AQS is set apart from other knife suppliers by providing valuable and comprehensive knife design advice to all of our customers. With decades of hands-on knowledge and technical expertise, we can advise you not only on the most effective material for your cutting tool requirements but also the finish, hardness, bevel, that best suits your application.
When it comes to holding a tight tolerance, AQS is second to none. We pride ourselves on this fact. We are one of the only companies that have their own heat treating department. Without the need to rely on outside heat treating or other mills, we are able to ensure extremely accurate tolerances for all of our blades.
Our factory is ISO:9001 certified. Quality and consistency will never be an issue with our blades.
We use only the highest quality tool steels. Our high alloy sheets are produced in Austria and Sweden. Our mid-grade chrome steels are produced in Japan, China, and the USA. Our low-end carbon-based bearing steels are produced in the same high-quality Chinese steel mills that currently supply most US based steel suppliers.
We can offer advice to our customers on which slitting knives or techniques will best suit their applications. There are a number of techniques to slit the variety of materials being converted throughout the industry. Razor, shear, score and crush cutting are your basic methods of slitting. Each method has its pros and cons and the weight of those will determine which method is best suited to the material and the type of cut needed.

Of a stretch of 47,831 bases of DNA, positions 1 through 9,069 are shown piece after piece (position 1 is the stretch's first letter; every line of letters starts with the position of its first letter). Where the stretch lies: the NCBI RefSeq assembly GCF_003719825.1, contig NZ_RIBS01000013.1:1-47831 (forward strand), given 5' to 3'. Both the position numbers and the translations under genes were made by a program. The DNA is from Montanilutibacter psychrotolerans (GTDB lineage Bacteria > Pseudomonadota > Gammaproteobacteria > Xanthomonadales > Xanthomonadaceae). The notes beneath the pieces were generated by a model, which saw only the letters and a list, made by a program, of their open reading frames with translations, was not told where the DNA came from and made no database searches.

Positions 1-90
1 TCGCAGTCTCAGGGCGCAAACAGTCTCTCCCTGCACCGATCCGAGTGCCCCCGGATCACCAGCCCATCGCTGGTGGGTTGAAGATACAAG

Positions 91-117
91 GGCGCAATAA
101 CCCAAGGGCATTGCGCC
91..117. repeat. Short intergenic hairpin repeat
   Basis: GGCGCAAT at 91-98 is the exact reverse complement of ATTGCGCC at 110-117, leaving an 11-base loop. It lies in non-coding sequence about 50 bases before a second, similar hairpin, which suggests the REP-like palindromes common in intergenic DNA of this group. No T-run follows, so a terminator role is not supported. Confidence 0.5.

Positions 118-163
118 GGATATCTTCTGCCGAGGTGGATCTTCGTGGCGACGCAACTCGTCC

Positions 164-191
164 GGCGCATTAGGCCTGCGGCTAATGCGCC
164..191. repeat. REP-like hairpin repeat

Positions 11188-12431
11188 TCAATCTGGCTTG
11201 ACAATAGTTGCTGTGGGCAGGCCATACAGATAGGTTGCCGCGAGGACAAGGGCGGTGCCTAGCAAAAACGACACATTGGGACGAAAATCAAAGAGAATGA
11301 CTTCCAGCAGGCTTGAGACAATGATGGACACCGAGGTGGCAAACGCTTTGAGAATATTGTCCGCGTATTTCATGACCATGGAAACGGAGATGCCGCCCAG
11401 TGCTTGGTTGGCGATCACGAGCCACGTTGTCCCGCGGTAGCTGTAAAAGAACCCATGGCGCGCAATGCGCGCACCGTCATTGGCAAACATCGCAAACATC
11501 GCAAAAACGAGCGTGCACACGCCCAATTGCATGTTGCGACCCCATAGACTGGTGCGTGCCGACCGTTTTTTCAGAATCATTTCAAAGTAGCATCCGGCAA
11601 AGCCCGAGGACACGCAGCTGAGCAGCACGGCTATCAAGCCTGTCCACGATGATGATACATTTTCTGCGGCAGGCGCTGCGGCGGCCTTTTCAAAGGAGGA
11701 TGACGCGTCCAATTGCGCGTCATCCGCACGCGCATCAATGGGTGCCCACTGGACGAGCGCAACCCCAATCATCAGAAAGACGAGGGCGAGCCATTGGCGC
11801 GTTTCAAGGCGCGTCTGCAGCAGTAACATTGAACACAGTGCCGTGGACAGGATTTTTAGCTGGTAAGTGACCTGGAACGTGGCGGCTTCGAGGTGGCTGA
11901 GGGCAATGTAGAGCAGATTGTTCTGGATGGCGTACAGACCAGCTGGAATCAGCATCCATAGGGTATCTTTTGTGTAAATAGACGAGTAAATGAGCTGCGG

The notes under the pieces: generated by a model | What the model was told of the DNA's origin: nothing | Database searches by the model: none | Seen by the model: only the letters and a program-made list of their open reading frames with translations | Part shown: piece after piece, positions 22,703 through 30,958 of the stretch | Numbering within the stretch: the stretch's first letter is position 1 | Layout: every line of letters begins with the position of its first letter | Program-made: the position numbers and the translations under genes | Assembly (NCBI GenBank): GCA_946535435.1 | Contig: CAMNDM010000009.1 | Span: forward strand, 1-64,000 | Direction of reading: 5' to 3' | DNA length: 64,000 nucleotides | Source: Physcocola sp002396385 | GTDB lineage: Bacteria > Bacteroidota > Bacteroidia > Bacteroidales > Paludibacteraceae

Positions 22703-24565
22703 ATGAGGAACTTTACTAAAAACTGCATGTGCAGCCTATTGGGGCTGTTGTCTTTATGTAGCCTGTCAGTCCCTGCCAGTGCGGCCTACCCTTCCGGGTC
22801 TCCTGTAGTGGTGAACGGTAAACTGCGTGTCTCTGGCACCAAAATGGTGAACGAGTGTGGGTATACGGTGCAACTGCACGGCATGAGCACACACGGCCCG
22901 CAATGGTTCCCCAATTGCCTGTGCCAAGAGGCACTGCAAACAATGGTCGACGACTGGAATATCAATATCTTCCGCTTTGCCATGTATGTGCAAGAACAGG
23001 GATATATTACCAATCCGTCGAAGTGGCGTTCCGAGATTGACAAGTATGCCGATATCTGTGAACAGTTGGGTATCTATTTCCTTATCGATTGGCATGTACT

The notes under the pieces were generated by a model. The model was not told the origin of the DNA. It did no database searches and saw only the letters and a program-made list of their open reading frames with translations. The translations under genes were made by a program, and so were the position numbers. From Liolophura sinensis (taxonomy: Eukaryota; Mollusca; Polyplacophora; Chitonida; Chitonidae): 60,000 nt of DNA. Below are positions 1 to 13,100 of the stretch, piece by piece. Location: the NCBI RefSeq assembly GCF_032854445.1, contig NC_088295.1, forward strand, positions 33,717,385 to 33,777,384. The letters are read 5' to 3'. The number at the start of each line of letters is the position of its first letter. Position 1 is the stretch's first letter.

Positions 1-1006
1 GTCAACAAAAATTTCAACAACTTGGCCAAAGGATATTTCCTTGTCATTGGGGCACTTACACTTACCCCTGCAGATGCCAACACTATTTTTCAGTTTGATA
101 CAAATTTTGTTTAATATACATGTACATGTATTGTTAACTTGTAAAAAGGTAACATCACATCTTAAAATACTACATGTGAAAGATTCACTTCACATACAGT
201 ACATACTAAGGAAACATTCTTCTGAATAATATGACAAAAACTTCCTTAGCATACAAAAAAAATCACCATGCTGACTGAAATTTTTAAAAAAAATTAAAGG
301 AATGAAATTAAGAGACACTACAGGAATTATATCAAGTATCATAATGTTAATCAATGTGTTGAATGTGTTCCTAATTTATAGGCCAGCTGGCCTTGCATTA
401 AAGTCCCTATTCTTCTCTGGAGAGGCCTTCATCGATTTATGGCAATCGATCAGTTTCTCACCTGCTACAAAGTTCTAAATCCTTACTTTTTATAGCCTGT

One method commonly used for heavy duty cutting is shear slitting utilizing slitting knives. This can be visualized as using scissors. The material passes between the male and female blades, shearing the material. The male knife is characterized typically as a thinner, dished slitter, while the female knife can be characterized as a thicker, flat blade. This type of slitting is commonly used with paper, film, and foil converting. Shear slitters yield more accurate cuts for materials that need to hold a tight edge tolerance. This is one of the faster methods of slitting but is found to be on the more costly side.
Crush cutters or score slitters are used in another common slitting method. In most cases, the crush cutting knife or score slitter used in this process will have a radius on the edge instead of being completely sharp. Typically, if the blade does not have a radius, the material being cut will roll over and curl. While this method is on the lower end of the cost spectrum, the cut quality is less than that of the shear slitting method and tends to run slower as well.